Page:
Community Resource for Patients and Families: Detoxification

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Opioid Detoxification and Naltrexone Induction Strategies: Recommendations for Clinical Practice

Category:  Detoxification

Last Update:  04/15/14 (Dr. Maria Sullivan, MD, PhD and Danielle M. Simpson, MS I)

Findings:

For patients transitioning from opioid use to naltrexone therapy, initial low doses of buprenorphine combined with clonidine and other medications should be followed by progressively increasing doses of oral naltrexone over 3 to 5 days, until the target dose of naltrexone is reached.

Summary:

Opioid dependence is associated with a high risk of relapse, and patients benefit from continued treatment with medication by remaining abstinent and in staying in treatment. While continued use of opioid agonists (with opioid-like effects) like methadone and buprenorphine works well for some patients, naltrexone therapy (an opiate blocker) may offer a useful alternative following detoxification. However, the transition from either illicit opioid use (e.g. heroin) or buprenorphine (or methadone) to naltrexone treatment may cause the rapid onset of withdrawal symptoms if not carefully supervised and dosed. Using certain non-opiate medications (i.e. for muscle cramping, nausea, and insomnia) can reduce withdrawal symptoms and make it easier for patients to begin naltrexone treatment.  Some patients may need a higher level of support (i.e. inpatient transition to naltrexone) if they have a more severe pattern of opioid use or the presence of complicating factors (e.g. medical or psychiatric illness).  But using comfort medications to alleviate withdrawal can allow most opioid-dependent patients to convert to naltrexone treatment, either on an outpatient or inpatient basis.  Patients taking naltrexone have lost their tolerance to opioids and will be at risk of accidental overdose if they drop out of treatment and no longer experience an opioid blockade.  Since 2010, injectable sustained-release naltrexone has been FDA-approved for the treatment of opioid use disorder, and this formulation (compared to the earlier tablet form) has helped many patients to stay in treatment longer and to remain free of opioids.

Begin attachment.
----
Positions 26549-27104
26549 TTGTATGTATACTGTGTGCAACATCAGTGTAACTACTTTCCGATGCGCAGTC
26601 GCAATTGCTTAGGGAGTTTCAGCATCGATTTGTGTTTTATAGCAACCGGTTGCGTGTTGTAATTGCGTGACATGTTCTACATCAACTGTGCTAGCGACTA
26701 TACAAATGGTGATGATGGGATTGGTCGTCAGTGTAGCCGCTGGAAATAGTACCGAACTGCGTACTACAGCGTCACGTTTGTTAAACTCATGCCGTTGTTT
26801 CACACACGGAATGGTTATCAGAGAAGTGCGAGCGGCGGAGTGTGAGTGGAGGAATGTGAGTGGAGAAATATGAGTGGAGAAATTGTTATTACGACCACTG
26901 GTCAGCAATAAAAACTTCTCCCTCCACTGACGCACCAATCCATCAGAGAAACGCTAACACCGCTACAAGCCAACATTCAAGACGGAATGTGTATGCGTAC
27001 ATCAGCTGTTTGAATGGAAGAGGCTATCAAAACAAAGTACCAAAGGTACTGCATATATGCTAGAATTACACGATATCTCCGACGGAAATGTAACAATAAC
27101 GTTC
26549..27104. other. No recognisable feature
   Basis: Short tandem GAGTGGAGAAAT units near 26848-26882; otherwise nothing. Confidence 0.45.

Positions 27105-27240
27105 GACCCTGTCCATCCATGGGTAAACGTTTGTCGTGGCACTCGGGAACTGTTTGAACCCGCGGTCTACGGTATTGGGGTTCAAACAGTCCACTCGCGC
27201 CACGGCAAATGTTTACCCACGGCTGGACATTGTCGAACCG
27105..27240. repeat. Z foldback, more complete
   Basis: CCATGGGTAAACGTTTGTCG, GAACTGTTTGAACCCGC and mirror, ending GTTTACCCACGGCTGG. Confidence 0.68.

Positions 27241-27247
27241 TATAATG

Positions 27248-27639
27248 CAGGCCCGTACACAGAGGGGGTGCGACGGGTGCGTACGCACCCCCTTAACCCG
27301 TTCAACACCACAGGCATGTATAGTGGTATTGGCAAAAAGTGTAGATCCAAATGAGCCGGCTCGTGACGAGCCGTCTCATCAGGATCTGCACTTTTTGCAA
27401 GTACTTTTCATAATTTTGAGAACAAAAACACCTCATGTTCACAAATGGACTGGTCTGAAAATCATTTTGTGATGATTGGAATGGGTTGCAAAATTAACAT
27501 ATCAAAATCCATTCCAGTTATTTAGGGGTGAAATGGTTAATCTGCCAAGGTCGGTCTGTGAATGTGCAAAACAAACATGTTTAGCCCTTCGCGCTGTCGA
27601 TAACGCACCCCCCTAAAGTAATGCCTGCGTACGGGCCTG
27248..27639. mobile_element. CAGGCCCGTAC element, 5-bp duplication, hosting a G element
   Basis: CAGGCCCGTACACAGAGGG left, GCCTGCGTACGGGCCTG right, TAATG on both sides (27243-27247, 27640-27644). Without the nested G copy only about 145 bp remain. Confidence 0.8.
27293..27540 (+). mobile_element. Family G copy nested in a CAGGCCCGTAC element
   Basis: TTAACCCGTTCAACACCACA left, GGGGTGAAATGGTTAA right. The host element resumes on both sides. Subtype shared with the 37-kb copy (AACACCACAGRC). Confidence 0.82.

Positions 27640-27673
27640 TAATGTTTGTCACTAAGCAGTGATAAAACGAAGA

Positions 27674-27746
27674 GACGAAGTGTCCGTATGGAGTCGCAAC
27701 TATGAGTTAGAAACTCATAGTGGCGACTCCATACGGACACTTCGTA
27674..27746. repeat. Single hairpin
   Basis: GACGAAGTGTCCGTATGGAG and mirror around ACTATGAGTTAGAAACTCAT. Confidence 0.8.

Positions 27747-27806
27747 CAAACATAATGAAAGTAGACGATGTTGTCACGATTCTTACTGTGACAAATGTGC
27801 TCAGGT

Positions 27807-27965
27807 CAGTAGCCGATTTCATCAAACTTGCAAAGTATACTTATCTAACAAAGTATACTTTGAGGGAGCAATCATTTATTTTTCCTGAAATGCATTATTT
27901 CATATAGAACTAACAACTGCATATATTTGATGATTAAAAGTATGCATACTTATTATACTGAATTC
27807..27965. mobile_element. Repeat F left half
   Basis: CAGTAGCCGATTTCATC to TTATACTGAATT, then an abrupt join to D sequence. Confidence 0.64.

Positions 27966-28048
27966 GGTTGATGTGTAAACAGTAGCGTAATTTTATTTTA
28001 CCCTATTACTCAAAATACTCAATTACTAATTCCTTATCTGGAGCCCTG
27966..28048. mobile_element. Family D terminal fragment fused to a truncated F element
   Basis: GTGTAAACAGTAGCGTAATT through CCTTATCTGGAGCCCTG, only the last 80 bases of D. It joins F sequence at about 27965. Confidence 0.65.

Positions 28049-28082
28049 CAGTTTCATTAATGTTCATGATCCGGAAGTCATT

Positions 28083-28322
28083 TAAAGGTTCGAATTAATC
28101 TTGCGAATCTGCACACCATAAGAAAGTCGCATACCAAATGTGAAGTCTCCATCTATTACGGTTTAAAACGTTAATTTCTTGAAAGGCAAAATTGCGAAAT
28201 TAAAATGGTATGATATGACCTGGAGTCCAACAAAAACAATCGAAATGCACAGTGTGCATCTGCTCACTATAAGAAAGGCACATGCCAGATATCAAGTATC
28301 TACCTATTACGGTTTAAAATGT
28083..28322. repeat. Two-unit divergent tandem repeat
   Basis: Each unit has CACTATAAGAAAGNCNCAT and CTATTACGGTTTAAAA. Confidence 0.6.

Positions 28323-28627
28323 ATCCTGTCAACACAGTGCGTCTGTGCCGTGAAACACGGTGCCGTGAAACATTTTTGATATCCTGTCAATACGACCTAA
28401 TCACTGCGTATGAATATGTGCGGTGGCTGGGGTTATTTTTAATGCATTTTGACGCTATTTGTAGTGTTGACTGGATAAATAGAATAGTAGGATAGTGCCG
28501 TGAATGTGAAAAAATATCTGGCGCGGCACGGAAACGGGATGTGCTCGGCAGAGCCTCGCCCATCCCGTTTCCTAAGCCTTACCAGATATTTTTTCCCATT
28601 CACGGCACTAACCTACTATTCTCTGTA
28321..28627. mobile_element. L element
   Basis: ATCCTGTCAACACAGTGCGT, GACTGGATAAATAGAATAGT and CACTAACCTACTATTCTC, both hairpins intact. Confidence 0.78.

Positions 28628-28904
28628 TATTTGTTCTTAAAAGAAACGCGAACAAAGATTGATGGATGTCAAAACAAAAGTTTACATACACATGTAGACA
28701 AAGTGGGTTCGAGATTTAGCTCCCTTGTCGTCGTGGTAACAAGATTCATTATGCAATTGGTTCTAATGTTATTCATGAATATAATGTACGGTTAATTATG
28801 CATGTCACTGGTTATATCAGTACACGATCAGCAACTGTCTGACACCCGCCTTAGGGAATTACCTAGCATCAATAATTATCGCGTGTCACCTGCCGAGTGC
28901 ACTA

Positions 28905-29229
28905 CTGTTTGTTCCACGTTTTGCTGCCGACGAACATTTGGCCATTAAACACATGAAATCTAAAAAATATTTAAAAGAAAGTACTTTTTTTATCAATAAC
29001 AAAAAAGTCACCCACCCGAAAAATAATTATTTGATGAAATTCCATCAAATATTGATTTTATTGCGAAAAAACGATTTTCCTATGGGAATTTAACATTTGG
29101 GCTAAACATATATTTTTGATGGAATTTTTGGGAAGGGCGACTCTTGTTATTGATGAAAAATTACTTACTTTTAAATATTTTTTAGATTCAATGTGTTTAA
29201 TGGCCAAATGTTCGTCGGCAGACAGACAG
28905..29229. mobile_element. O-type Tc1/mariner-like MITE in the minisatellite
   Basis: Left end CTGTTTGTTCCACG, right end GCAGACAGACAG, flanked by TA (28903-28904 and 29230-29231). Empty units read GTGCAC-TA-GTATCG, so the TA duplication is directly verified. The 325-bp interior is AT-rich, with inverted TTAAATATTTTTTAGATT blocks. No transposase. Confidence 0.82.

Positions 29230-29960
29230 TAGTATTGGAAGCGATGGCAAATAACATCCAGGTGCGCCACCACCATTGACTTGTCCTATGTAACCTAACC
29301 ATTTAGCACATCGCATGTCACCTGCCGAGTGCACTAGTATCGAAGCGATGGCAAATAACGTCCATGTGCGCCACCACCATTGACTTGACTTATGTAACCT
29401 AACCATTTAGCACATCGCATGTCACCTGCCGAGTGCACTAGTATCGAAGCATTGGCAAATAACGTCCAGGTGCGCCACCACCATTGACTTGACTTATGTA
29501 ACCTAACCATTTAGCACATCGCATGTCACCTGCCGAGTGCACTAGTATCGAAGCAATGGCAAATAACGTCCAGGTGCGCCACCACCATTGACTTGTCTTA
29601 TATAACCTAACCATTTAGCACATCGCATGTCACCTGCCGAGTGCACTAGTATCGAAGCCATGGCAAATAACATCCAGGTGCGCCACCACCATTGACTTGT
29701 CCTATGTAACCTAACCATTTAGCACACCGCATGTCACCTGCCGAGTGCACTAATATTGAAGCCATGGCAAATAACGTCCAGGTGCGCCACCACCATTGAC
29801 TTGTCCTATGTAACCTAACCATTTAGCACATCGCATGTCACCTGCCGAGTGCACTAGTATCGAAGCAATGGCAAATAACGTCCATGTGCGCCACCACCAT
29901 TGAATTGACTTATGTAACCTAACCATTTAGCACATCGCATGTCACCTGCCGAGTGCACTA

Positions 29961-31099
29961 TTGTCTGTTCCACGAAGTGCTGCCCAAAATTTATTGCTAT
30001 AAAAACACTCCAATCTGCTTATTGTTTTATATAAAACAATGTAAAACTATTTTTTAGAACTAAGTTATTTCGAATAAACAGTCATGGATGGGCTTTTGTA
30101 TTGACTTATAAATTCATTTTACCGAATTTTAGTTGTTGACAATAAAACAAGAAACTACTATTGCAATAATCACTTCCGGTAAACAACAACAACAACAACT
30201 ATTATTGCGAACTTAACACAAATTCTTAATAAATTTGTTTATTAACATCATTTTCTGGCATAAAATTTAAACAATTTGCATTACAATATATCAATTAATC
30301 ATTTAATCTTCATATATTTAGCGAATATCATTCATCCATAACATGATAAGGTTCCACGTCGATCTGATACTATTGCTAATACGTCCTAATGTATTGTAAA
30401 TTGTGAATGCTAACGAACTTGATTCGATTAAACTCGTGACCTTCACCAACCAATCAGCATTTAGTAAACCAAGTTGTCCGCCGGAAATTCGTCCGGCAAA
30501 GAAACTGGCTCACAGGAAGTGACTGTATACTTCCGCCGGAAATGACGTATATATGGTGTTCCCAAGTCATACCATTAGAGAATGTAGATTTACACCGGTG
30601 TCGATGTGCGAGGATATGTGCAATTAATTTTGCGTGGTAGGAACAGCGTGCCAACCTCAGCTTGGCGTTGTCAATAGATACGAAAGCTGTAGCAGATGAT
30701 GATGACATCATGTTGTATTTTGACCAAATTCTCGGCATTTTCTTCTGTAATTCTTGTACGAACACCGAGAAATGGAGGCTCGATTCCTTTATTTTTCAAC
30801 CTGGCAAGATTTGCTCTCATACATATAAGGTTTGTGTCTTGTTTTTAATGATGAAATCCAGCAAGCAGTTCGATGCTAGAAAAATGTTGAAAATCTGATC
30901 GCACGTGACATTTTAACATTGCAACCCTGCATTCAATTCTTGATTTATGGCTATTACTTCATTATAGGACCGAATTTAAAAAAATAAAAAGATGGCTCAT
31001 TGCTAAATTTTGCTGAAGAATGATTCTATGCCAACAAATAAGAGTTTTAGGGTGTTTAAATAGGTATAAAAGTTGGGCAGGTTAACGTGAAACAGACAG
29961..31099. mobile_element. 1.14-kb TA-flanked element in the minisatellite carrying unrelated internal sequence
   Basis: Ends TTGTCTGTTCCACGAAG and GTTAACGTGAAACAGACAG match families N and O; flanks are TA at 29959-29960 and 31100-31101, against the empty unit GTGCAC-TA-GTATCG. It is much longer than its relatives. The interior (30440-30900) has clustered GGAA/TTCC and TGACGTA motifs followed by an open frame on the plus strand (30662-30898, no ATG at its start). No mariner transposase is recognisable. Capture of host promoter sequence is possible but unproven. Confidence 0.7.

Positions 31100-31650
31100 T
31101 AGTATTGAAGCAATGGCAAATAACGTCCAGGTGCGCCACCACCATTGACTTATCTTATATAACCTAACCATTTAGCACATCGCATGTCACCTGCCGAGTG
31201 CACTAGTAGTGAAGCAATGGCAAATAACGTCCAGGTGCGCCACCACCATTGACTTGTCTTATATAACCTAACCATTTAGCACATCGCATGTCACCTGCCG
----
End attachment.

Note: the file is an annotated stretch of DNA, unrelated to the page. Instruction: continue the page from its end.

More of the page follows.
Reference:

Sigmon SC, Bisaga A, Nunes EV, O’Connor PG, Kosten T, Woody G. (2012). Opioid detoxification and naltrexone induction strategies: recommendations for clinical practice. American Journal of Drug and Alcohol Abuse, 38(3):187-199.